For travellers outside of America, there are ATMS but you will be stung with high transaction and conversion fees. You will also find the odd merchant to swipe your card but the same hefty fees apply.
The best way to make sure you stock up on cash is to do so at the airport when you arrive. The currency conversions there are the best and well worth the wait on the long lines.
Allocate anywhere from 30 to 90 mins to make it to the customer counter. Be sure to cash up and keep a tight hold of it scattered in various places.
9. Dual Currency
Having the two types of currencies is a head screw.
Cuban Convertibles (CUC) and Cuban Pesos (CUP). Travelers and locals share the same frustrations of having to deal with the dual currency.
For travelers, make sure you practice your divisions or bring a calculator.
For locals, they can’t join you for a drink unless you’re paying. There is no difference in price for locals and travelers.
A cocktail costs 5 CUC and for the average Cuban they earn only 25 CUC per MONTH!
This is the equivalent to $25 US Dollars. 5 Cocktails down and that’s a whole wage spent in just one happy hour.
10. Cuba Travel is Not So Cheap
I expected Cuba to be a cheap holiday but had no idea the CUC was 1 for 1 for the Australian dollar.
Whilst it was still cheaper for food, drinks and accommodation than Australia it was not as cheap as say a trip to South East Asia.
Comparing it to South or Central America, it is expensive!
Whilst there is the history of bad blood between America and Cuba that relationship is slowly changing with Americans visiting more and more and throwing money into the country because for them it is a cheap travel destination.
Despite the differences, it still made for a reasonable and valuable holiday.
11. Backpacker unfriendly
If you’re backpacking to Cuba and think you’re going to stay at a cheap hostel to save money, you won’t find one.
On the flipside, keep in mind it is a communist country so your money is better spent supporting the locals and their home stays.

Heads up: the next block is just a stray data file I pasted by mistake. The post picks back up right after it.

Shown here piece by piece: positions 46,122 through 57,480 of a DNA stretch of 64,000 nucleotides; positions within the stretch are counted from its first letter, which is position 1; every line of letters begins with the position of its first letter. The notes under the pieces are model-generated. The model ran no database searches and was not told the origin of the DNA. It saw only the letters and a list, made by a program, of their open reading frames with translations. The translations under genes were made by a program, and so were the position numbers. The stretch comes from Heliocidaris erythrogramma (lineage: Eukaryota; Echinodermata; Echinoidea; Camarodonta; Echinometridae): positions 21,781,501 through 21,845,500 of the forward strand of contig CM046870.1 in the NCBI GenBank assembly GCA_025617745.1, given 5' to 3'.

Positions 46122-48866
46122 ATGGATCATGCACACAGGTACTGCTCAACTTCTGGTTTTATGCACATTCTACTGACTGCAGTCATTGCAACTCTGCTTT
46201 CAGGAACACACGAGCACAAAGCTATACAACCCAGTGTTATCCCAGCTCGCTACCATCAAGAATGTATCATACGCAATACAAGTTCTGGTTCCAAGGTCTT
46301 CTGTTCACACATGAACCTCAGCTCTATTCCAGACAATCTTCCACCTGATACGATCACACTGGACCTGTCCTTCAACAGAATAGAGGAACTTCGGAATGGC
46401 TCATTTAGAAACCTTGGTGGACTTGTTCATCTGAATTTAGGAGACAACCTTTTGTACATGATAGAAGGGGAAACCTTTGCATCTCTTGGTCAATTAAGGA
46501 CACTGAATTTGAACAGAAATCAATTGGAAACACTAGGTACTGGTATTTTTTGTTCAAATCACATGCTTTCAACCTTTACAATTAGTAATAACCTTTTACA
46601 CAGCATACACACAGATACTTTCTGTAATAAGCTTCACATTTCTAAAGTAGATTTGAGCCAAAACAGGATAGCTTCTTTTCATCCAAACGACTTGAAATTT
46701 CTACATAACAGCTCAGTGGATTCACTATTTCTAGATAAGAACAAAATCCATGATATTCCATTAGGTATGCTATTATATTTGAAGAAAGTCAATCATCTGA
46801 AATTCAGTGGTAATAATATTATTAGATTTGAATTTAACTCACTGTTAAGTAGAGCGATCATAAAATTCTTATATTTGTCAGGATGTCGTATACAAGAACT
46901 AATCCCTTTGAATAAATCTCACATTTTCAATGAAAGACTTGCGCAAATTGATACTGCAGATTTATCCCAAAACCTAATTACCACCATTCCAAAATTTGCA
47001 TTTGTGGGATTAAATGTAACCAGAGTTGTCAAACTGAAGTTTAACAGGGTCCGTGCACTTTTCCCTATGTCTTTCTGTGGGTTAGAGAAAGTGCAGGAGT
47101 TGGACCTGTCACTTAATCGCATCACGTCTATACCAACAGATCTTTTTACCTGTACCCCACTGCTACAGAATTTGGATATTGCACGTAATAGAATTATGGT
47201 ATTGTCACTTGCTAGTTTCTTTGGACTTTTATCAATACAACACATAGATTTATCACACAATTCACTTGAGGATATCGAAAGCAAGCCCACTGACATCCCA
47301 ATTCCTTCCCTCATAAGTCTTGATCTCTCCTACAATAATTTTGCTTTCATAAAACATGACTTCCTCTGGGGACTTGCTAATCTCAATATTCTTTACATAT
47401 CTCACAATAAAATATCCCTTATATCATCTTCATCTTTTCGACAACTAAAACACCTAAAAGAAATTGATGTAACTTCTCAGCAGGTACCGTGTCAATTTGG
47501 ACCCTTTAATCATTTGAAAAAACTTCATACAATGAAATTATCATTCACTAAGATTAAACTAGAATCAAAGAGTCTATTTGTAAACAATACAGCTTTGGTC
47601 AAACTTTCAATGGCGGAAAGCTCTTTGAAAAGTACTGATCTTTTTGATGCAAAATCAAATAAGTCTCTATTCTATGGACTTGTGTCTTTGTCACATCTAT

All the major resorts and hotels are owned by the government, and it’s pretty much illegal for locals to have their own.
12. Cuban Beaches (but depends where you’re from)
Aside from being bias, I have to say it is hard to match our beaches so I must confess the beaches were not a highlight for me.
The snorkeling spots are nothing to rave about and I wouldn’t be planning a trip to Cuba just for the beaches.
If you want to only spend a week or two on the beach- then opt for a beach holiday somewhere else.
Concerns of Cuba Travel
From my experience, there were not any major concerns traveling in Cuba.
We didn’t feel like the Cuban people were out to take us for our money, but during our stay in Havana, it was obvious street hustlers were hoping to get a dollar or two from tourists.
This doesn’t mean you can’t walk the streets or shouldn’t stop you from connecting with locals.
For the most part, Cubans are friendly and want to help.
You can spot a hustler if they approach you on the street to lead you to their “favorite restaurant”, show you an “authentic” cigar or offer you a guided tour.
These red flags may leave you with fewer dollars in your pocket.
My tour roommate, Ruby and I took to the streets to go to a restaurant for dinner in downtown Havana. We noticed two local men around our age who were dressed and looking sharp to go out were approaching us.
They convinced us to go to their “favorite restaurant” and insisted on joining us.
They ignored our vehement “NO!” and followed us up the stairs.
We sat at a table and the waiter told us he had a table for four. These two guys had told the waiter they were with us.
It was one of those awkward situations where we were a little scared to stay but also scared to leave in case they followed us.
They spoke very little English and we spoke very little Spanish and our hand gestures kindly commanding them to leave was not understood or perhaps, chosen not to be.
It started to become quite hysterical and we were in fits of laughter, as the Spanish guitar musicians were playing right behind our table with their happy faces nodding at the four of us like we were a double date.
In the end we chose to see the humor in it and realized these guys just wanted us to pay for their dinner and drinks.
Despite their creepiness, I happily paid for them.
I figured if I was living their harsh life I would want to be wined and dined too. I could afford to shout to these guys dinner in good faith.
It was my good deed of humanity and it made for a memory I will never forget.
The other concern is being charged double the price for water or snacks from the store.
A common scam to watch for is being given back change in CUP instead of CUC. If you make sure you are savvy with the different currencies and conversion rates, you are sure to stop them in their tracks.
Be prepared to bargain and remember it is all part of the experience.
The key to deal with these minor scams and still enjoy your trip is to have empathy.